# Derive formula for mass moment of inertia

I always wonder how the formula for moment of inertia is actually derived. Some say that moment of inertia is simply equals to $$MR^2$$ but some derive it saying moment of inertia is directly proportional to mass and distance squared, but I want a killer explanation why is it proportional to distance squared from the axis of rotation?

• Have you considered looking up a textbook where rotational dynamics is discussed? Oct 27, 2020 at 12:19
• See bullet #5 of this answer Oct 27, 2020 at 12:19
• What do you mean by a killer explanation? that sounds quite terrifying honestly Oct 27, 2020 at 12:42

Mass moment of inertia is derived from the angular momentum of a system of particles that are stuck together rotating. Each particle contributes a small part of angular momentum, and when summed up the rotational motion can be factored out of the expression leaving the mass moment of inertia in between.

Consider a planar case with particle $$m_i$$ rotating about the center of mass, and hence having speed $$v_i = r_i \omega$$ where $$r_i = \sqrt{x_i^2+y_i^2}$$ is the radial distance to the center.

The total angular momentum of the system of particles is derived from the momentum $$p_i = m_i v_i$$ and the moment arm $$r_i$$:

$$L = \sum_i r_i (m_i v_i) = \underbrace{ \sum_i m_i r_i^2 }_{\rm mmoi}\; \omega = I \,\omega$$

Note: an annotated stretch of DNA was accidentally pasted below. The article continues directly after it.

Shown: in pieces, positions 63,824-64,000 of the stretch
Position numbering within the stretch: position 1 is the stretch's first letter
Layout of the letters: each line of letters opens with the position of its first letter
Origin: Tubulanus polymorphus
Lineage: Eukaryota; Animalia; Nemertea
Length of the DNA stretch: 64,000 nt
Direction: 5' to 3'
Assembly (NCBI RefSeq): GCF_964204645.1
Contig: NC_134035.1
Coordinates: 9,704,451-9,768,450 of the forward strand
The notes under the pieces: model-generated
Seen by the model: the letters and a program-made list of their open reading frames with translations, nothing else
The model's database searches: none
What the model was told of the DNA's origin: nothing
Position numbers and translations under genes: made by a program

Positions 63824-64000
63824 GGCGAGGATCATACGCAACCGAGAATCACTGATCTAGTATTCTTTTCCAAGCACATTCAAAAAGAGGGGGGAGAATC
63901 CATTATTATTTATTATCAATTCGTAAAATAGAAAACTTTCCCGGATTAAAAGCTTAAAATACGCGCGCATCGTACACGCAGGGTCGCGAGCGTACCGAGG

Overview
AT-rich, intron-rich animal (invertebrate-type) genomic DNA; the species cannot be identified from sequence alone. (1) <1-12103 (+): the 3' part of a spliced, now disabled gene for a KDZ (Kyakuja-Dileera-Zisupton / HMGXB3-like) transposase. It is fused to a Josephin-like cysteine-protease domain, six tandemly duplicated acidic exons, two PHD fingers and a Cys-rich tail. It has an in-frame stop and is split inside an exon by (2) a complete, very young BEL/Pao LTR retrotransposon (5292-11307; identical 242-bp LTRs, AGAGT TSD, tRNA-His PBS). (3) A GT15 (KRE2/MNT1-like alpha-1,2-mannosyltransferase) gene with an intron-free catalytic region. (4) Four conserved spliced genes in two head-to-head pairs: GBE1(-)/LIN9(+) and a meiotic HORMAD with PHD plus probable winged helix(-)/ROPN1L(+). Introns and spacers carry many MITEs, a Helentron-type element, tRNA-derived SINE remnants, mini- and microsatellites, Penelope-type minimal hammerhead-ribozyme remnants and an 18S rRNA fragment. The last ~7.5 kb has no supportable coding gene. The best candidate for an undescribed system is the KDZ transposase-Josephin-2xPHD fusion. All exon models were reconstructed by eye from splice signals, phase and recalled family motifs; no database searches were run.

Full development in 3D of this idea is given in this answer. Also read this similar answer here.

Consider a small mass, m, attached to the end of a thin mass-less rod of length, r. The other end of the rod is attached to a friction-less perpendicular axle. Apply a force, F, perpendicular to the rod and axle, at a distance, R, from the axle. In a short time, the force causes a rotation and does work: W = F(Rθ). This work is transmitted by the rod to the mass, doing work W = (ma)(rθ). Equating and dividing by θ yields: FR = (mr)(rα) = (m$$r^2$$)α. In other words: τ = Iα where I = m$$r^2$$. This analysis can be extended to any distribution of masses or forces in a plane (or any other plane) which is perpendicular to an axle.

• Wow thanks, this actually made good sense in least physical terms than other complex answers . Great 👌 proof. Oct 27, 2020 at 14:27

The proof can found in any elementary-level textbook, here I'm giving a quick idea. Consider the following fig

Consider a body rotating around the z-axis so that $$v_j=\dot{r}_j=\omega \rho_j.$$ The angular momentum of the jth particle, $$\mathbf{L}_j$$, is
$$\mathbf{L}_j=\mathbf{r}_j\times m_j \mathbf{v}_j$$ Here we are concerned only with $$L_z$$, the component of angular momentum along the axis of rotation. Since $$\mathbf{v}_j$$ lies in the xy-plane, $$L_{j,z}=m_jv_j\rho_j$$ $$L_{j,z}=m_j\rho_j^2\omega$$ The z component of the total angular momentum of the body $$L_z$$ is the sum of the individual $$z$$ components $$L_z=\sum_j L_{j,z}=\sum_jm_j\rho_j^2\omega$$ which can be written as $$L_z=I\omega$$ where $$I \equiv \sum_jm_j\rho_j^2\omega$$

Note that here we are talking about angular momentum about axis , in general when we take it about a point, momentum inertia turn out to be tensor of rank 3. More on this here.

• Did you refer kleppner and kolenkow for writing this? :-) Oct 27, 2020 at 12:43
• that's my course standard text book. so yes Oct 27, 2020 at 12:44
• I see but the tensor concepts came out a bit abruptly, is that discussed in the book? From a quick glance, I thought it was the book due to the notation Oct 27, 2020 at 12:45
• No tensor thing I added for my self as it's necessary for OP to know. Oct 27, 2020 at 13:00